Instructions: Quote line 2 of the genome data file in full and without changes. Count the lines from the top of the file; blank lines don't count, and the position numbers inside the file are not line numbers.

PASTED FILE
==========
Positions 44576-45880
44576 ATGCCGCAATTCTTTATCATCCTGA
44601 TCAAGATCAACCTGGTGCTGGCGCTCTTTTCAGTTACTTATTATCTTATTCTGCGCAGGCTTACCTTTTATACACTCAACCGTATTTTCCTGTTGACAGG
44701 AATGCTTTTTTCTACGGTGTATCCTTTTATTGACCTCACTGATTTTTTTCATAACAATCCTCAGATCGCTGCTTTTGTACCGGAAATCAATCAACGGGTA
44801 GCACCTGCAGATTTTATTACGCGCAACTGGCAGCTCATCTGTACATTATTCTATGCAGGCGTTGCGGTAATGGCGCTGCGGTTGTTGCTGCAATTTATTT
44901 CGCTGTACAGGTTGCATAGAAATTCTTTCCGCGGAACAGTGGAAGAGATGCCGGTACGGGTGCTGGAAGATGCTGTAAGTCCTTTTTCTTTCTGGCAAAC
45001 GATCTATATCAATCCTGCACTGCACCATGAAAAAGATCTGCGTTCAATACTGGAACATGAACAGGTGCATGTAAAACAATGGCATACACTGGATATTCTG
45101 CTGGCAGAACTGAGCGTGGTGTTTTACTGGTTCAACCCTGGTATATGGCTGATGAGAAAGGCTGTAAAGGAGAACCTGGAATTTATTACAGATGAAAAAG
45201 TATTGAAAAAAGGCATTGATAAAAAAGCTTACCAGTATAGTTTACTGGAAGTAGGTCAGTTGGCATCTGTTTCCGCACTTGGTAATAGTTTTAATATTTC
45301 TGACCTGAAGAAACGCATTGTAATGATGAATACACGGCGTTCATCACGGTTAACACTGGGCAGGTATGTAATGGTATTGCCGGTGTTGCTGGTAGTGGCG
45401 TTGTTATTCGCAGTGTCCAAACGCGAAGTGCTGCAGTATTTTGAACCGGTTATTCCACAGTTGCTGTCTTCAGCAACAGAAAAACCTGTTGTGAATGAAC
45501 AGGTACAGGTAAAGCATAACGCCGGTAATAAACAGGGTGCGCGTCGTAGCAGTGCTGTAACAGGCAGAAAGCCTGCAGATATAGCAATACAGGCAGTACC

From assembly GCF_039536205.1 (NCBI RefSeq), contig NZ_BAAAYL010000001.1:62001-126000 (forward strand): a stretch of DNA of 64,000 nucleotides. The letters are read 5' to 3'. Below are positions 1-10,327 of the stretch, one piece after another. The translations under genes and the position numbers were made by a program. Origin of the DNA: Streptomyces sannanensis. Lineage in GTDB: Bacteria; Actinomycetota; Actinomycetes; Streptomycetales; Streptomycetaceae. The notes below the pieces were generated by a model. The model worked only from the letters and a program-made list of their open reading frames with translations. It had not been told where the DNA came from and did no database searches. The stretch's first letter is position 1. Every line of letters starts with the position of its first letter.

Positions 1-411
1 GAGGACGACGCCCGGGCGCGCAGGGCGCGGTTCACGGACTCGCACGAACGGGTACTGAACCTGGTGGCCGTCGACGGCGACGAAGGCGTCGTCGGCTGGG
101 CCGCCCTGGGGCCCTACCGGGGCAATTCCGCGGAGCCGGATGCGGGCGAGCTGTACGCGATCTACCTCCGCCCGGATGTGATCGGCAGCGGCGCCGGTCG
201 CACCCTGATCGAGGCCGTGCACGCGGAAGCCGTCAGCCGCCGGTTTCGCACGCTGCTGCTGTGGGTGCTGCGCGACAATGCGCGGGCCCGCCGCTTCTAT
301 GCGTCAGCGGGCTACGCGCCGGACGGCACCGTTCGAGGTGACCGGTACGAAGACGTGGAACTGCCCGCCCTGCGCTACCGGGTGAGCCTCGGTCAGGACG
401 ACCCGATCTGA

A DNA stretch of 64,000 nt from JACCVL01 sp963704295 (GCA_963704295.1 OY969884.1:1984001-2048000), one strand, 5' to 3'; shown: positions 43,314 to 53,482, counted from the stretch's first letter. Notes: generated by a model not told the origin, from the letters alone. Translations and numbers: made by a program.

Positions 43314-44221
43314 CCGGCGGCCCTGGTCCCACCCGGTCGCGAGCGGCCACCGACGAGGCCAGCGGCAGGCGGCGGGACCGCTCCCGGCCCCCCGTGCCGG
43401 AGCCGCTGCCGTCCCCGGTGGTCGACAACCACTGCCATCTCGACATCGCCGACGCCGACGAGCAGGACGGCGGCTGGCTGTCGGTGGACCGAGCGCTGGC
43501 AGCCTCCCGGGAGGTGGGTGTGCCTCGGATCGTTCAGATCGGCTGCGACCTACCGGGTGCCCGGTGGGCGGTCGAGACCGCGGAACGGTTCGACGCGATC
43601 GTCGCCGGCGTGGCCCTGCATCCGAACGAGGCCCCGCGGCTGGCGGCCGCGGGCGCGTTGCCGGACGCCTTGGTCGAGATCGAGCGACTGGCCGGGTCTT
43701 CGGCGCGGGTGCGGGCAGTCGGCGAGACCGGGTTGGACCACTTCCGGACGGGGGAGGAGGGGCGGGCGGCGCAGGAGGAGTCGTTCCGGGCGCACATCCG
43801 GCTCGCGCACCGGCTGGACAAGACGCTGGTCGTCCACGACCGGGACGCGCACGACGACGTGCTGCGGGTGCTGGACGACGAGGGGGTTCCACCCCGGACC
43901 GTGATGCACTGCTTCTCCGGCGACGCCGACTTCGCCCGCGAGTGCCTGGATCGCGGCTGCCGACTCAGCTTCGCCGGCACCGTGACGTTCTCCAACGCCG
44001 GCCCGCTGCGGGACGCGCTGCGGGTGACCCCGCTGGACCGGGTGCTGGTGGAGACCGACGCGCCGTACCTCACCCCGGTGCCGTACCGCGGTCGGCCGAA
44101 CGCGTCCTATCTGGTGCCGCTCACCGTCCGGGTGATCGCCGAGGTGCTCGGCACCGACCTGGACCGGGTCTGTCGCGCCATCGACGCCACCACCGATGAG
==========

44576 ATGCCGCAATTCTTTATCATCCTGA